you sweat and you smell really badly. NO JOKE!!!
A fever means that your body is fighting off some sort of intruder, like a bactieria or a virus. It can appear either during the day or at night
Skeletal muscle relaxants may be used for relief of spasticity in neuromuscular diseases, such as multiple sclerosis, as well as for spinal cord injury and stroke. They may also be used for pain relief in minor strain injuries.
N defentily , you need to either A) get LOTS of sleep and lots of fluid or B) go to the hospital
Not really. In terms of physics: yes, you are adding heat to a set of molecules, therefor it will get warmer. But you are not a closed system: you lose a lot of heat from evaporation and IR radiation. The heating pad will warm up a specific area of skin and muscle, but will not raise your core temperature unless you are under a lot of blankets (in which case your own trapped body-heat will also raise it), and even then, your body will work hard to prevent it from raising it very much.
below 20 degrees means you are very sick
Not really unless the ice is contaminated in some way.
Any drink that is overly cold, and especially if you drink it fast, can cause problems such as a "brain freeze". (Tip: breathe in and out through your nose in fast puffs if you get this kind of headache, the warmer air flow helps.)
When the ice melts in the milk, that does nothing but dilute the milk (unless, again, if the ice is made with contaminated water).
When traveling to some countries, it is best not to use ice cubes in any drinks because of the chance of contaminants in the water which could give you a food-borne or water-borne illness or could contain high levels of toxins or metals. Ask your travel agent for tips.
The average human body temperature is 98.6º F or 37º C, but it can vary somewhat. Older people average a bit less. These values can also vary with time of day.
This means that illness may be present, especially in older adults, even when the temperature appears to be within the normal range. It is important for some to establish baseline values on an individual basis, since significant variations from the norm can occur in some individuals.
Average 98.6deg F, 37deg C
Average body temperature is 98.6 F
40 °C (104 °F), is somewhat dangerous. Anything over 41 °C (105 °F) can be fatal, and anything above 43 °C (109 °F) will likely kill you.
98.6 degrees Fahrenheit, or about 37 degrees Celsius. This is very approximate, could vary by nearly a degree and still be normal. Depends on other symptoms.
The ant's body temperature is according to place's temperature.
if your talking about 36.5 degrees Fahrenheit, they you would be dead because your temperature cannot go that low without killing you. if you are talking about Celsius which is about 97.7 degrees Fahrenheit. My opinion is no you are not sick. The normal temperature is 98.6 Fahrenheit and 37 degrees Celsius.
there are two body temperatures that can be dangerous. The body's normal temperature should be 37.5c. This is the temperature at which the body can work best at. If the body temperature rises above 37.5c this is a condition called Hyperthermia when the body absorbs more heat than it can dissipate. Temperatures above 40c are life-threatening and needs treating immediately. If the body temperature drops below 37.5c then this condition is called Hypothermia this is usually caused to excessive exposure to cold settings such as cold air and water. It is subdivided into four different degrees, mild 32-35 °C (90-95 °F); moderate, 28-32 °C (82-90 °F); severe, 20-28 °C (68-82 °F); and profound at less than 20 °C. Medical attention is need when the body temperature drops below (32c).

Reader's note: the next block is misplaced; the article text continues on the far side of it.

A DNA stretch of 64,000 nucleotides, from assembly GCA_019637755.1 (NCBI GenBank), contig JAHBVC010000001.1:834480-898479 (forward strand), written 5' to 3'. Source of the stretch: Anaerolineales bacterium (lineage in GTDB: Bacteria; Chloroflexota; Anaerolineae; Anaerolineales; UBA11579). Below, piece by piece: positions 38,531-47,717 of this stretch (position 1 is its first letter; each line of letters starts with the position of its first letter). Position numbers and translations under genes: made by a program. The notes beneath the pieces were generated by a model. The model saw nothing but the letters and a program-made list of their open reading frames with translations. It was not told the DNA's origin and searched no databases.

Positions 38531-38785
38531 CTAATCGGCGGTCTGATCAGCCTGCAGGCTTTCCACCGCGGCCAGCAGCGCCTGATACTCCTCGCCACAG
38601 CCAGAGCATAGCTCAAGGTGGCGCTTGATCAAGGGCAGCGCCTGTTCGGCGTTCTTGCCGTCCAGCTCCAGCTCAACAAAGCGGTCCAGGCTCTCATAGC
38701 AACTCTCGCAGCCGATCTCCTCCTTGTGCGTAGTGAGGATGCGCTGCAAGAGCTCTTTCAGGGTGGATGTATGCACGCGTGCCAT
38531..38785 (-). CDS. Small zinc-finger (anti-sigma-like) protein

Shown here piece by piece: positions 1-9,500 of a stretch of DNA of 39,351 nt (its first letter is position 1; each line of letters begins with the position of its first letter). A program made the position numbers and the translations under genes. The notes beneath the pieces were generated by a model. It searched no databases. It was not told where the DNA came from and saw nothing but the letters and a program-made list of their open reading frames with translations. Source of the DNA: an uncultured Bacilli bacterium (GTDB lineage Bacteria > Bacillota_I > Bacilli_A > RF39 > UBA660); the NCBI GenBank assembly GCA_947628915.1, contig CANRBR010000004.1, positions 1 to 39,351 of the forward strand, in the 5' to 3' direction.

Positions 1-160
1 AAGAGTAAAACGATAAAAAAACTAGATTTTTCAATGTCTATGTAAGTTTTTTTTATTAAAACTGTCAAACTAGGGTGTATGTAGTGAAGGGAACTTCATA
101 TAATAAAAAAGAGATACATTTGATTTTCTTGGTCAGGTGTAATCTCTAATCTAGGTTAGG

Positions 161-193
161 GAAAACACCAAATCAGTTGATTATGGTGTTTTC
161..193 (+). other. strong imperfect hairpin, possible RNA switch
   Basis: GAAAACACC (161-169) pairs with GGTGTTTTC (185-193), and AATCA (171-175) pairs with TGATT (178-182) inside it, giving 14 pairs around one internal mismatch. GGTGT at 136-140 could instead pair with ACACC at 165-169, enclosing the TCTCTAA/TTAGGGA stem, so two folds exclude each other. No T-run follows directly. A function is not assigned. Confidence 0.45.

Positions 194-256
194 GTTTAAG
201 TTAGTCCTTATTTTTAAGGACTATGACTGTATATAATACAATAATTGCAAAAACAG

The average temperature in an adult body is about 98.6. If i am wrong please correct me. Thanks!
yes, it can. it is called chills. Chills (shivering) may occur at the beginning of an infection and are usually associated with a fever. Chills are caused by rapid muscle contraction and relaxation. They are the body's way of producing heat when it feels cold. Chills often predict the coming of a fever or an increase in the body's core temperature. Chills are an important symptom with certain diseases such as malaria.
The 'Normal' temperature of an adult is 98.6 degrees. This is considered normal body temperature. However, many factors such as food and drink, environment, medications, etc. can change bodily temperature. 98.8 Is ideal.
actually 98.6 is the normal temperature of the body...
97.8 is in the normal body temperature range
when female anopheles mosquito take a blood meal from a host with malaria, the mosquitoe took the malaria bacteria's gametes with the blood meal. the gamestes fused together in the mosquitoe's gut forming the infected stage. if the mosquito then bit a non infected human host, the infected stage of the bacteria will enter the bloodstream vai the salivary gland of the mosquito.
No, but it's only 0.2 F. degrees away from what would be considered a high fever. Oral temps between 99.5 F. and 100.0 F. are MILD fevers, and 100.1 F. to 100.9 F. are MODERATE fevers. 101.0 F.and over is a high fever, and 104.0 F. or more needs immediate medical attention. However, you can still have a fever at as low as 99.0 F. taken orally (this is called a "low grade fever").